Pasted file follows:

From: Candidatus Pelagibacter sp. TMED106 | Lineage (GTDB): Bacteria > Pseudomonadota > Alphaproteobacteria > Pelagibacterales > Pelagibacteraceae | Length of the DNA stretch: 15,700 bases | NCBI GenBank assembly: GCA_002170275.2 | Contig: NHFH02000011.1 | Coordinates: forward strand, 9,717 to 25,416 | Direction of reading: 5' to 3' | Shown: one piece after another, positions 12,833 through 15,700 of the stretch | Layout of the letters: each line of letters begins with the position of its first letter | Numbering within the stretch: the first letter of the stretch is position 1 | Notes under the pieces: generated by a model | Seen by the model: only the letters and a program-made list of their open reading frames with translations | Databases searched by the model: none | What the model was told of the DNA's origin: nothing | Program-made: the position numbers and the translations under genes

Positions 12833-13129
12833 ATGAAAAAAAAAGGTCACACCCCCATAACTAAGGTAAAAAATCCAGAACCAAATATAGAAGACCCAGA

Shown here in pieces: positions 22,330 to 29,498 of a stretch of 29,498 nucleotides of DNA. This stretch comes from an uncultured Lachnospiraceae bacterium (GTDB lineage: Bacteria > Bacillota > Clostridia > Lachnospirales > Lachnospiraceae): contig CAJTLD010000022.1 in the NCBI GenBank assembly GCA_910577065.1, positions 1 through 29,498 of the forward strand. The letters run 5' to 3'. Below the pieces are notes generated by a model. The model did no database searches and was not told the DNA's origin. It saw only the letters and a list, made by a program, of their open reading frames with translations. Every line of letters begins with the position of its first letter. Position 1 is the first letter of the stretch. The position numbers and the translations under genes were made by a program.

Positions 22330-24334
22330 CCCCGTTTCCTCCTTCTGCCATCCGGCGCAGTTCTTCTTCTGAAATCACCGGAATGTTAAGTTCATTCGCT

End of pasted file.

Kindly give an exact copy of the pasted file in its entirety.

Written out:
From: Candidatus Pelagibacter sp. TMED106 | Lineage (GTDB): Bacteria > Pseudomonadota > Alphaproteobacteria > Pelagibacterales > Pelagibacteraceae | Length of the DNA stretch: 15,700 bases | NCBI GenBank assembly: GCA_002170275.2 | Contig: NHFH02000011.1 | Coordinates: forward strand, 9,717 to 25,416 | Direction of reading: 5' to 3' | Shown: one piece after another, positions 12,833 through 15,700 of the stretch | Layout of the letters: each line of letters begins with the position of its first letter | Numbering within the stretch: the first letter of the stretch is position 1 | Notes under the pieces: generated by a model | Seen by the model: only the letters and a program-made list of their open reading frames with translations | Databases searched by the model: none | What the model was told of the DNA's origin: nothing | Program-made: the position numbers and the translations under genes

Positions 12833-13129
12833 ATGAAAAAAAAAGGTCACACCCCCATAACTAAGGTAAAAAATCCAGAACCAAATATAGAAGACCCAGA

Shown here in pieces: positions 22,330 to 29,498 of a stretch of 29,498 nucleotides of DNA. This stretch comes from an uncultured Lachnospiraceae bacterium (GTDB lineage: Bacteria > Bacillota > Clostridia > Lachnospirales > Lachnospiraceae): contig CAJTLD010000022.1 in the NCBI GenBank assembly GCA_910577065.1, positions 1 through 29,498 of the forward strand. The letters run 5' to 3'. Below the pieces are notes generated by a model. The model did no database searches and was not told the DNA's origin. It saw only the letters and a list, made by a program, of their open reading frames with translations. Every line of letters begins with the position of its first letter. Position 1 is the first letter of the stretch. The position numbers and the translations under genes were made by a program.

Positions 22330-24334
22330 CCCCGTTTCCTCCTTCTGCCATCCGGCGCAGTTCTTCTTCTGAAATCACCGGAATGTTAAGTTCATTCGCT